- Inbunden (Hardback)
- Antal sidor
- Hart Publishing
- Harvey, Colin (ed.)
- 234 x 156 x 16 mm
- Antal komponenter
- 558 g
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Protecting Human Rights and Building Peace in Post-Violence Societies759Skickas inom 7-10 vardagar.
Fri frakt inom Sverige för privatpersoner.This book critically examines the relationship between protecting human rights and building peace in post-violence societies. It explores the conditions that must be present, and strategies that should be adopted, for the former to contribute to the latter. The author argues that human rights can aid peacebuilding efforts by helping victims of past violence to articulate their grievance, and by encouraging the state to respond to and provide them with a meaningful remedy. This usually happens either through a process of adjudication, whereby human rights can offer guidance to the judiciary as to the best way to address such grievances, or through the passing and implementation of human rights laws and policies that seek to promote peace. However, this positive relationship between human rights and peace is both qualified and context specific. Through an interdisciplinary and comparative analysis of four case studies, the book identifies the conditions that can support the effective use of human rights as peacebuilding tools. Developing these, the book recommends a series of strategies that peacebuilders should adopt and rely on.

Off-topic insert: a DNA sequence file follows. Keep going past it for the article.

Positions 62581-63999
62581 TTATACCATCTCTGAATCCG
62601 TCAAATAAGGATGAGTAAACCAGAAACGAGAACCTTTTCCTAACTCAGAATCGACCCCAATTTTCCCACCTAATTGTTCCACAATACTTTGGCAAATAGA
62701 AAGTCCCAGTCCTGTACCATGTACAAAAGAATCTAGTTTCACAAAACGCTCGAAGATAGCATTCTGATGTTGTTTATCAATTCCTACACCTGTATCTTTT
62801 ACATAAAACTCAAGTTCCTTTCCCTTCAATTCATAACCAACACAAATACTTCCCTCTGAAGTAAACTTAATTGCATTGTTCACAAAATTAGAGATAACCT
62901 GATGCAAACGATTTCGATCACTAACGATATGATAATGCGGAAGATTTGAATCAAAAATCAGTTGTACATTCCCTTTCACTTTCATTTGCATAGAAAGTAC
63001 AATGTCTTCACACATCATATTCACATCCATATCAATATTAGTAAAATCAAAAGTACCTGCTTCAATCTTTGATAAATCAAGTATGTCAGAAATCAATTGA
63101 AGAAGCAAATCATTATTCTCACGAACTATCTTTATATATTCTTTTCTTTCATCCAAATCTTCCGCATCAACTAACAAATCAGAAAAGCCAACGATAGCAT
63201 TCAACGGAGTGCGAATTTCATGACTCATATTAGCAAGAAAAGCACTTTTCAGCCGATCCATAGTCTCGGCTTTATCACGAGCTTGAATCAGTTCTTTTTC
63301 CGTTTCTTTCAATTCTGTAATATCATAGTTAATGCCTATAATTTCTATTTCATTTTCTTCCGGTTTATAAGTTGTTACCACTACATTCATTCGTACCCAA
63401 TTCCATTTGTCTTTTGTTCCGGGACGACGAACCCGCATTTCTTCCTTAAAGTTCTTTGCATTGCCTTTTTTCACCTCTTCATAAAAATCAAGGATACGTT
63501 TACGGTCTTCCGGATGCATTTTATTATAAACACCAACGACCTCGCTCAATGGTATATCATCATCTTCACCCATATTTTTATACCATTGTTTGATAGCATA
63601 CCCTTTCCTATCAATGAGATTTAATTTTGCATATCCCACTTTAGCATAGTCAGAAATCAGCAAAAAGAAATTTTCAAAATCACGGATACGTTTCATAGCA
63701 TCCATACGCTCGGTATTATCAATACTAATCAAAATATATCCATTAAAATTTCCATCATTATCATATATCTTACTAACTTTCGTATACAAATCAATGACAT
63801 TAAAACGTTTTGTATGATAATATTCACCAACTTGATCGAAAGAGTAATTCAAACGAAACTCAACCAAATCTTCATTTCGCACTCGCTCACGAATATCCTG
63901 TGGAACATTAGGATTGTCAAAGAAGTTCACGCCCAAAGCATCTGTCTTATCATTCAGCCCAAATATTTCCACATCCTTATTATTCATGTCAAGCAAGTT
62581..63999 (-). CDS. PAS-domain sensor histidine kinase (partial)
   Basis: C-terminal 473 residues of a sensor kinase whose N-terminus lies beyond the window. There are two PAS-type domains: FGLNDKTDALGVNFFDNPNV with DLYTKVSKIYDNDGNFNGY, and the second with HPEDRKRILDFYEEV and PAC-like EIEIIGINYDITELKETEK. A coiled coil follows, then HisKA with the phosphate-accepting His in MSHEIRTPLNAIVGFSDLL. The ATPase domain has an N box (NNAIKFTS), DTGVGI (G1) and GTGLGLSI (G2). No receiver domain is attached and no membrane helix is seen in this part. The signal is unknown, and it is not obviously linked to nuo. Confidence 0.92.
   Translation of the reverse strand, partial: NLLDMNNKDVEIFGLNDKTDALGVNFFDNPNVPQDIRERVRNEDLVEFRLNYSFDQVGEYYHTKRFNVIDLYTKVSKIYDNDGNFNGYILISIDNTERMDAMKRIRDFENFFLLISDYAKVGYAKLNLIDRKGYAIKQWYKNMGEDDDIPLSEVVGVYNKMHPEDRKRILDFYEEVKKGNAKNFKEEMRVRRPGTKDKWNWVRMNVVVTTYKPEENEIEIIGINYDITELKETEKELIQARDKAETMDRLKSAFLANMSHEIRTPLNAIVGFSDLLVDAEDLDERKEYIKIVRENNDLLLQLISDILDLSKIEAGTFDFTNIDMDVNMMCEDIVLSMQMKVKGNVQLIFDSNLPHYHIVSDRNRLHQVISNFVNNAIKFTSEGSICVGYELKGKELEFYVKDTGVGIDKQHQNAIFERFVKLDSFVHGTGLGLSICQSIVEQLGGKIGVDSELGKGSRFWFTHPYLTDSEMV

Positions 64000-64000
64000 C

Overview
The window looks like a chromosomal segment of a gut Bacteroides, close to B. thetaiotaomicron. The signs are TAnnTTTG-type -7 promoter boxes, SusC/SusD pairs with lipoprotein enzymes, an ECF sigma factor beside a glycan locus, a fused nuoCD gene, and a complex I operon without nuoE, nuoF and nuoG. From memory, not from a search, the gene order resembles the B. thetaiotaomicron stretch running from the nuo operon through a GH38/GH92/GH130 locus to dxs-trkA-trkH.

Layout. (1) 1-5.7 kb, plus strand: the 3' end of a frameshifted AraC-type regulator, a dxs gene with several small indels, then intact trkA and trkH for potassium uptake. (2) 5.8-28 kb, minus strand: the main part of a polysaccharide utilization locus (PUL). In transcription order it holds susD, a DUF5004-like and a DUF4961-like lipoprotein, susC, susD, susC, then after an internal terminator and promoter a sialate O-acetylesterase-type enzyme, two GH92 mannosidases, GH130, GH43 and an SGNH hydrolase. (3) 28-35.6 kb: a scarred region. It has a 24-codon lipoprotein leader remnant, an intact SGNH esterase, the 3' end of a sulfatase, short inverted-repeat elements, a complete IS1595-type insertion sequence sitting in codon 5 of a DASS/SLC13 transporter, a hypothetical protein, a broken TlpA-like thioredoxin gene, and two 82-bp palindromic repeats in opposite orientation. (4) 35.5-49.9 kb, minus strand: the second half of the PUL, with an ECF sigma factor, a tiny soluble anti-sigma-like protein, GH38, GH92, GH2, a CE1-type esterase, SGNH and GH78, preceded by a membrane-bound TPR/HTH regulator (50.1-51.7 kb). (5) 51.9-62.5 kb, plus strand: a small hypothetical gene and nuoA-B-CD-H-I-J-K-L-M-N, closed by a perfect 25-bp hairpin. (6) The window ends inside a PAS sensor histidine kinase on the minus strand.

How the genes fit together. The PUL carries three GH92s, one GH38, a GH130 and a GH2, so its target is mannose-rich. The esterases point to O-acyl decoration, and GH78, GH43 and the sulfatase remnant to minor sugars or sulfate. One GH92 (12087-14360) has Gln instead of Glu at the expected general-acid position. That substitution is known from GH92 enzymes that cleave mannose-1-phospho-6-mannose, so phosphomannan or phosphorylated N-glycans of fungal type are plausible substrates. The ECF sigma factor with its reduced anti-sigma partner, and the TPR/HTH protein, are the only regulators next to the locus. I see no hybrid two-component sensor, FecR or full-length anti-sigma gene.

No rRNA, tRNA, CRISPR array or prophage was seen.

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Nasia Hadjigeorgiou is an Assistant Professor in Transitional Justice and Human Rights at the University of Central Lancashire (Cyprus).
1. Introduction I. Introduction II. The Central Question III. An Anatomy of the Relationship between Human Rights and Peace IV. The Methodology V. Conclusion 2. Clarifying the End: A Workable Definition of Peace I. Introduction II. Rejecting the Current Accounts of Peace III. Forging a New Definition of Peace IV. Conclusion 3. The Means and the End Connected: A Framework for the Relationship between Human Rights and Peace I. Introduction II. Defining the Means III. The Means and the End Unconnected IV. Resolving Conflicts and Building Peace V. Human Rights as Tools in the Conflict Resolution Process VI. Conclusion 4. Promoting Objective Peace through Human Rights Adjudication I. Introduction II. The Nature of the Conflict Being Adjudicated III. The Type of Court Adjudicating the Conflict IV. The Impact of Timing on the Successful Adjudication of the Conflict V. Conclusion 5. Promoting Objective Peace through Human Rights Implementation I. Introduction II. The Importance of Political Willingness to Implement Human Rights III. The Devil is in the Detail: The Importance of Careful Drafting IV. Looking beyond the Wording of the Statute: Human Rights Bodies and their Powers V. Strategies for Better Human Rights Implementation VI. Conclusion 6. Protecting Human Rights and Promoting Subjective Peace I. Introduction II. Protecting Human Rights and Inducing Social and Psychological Change III. The Gap between the Legal and the Real: Making a Meaningful Change in People's Lives IV. Peace must be Built and be Seen to be Built V. Strategies for Promoting Subjective Feelings of Peace VI. Conclusion 7. Conclusion I. Introduction II. Informing the Liberal Peacebuilding Critique III. Getting from Peace in the Books to Peace on the Ground IV. The Need for Further Research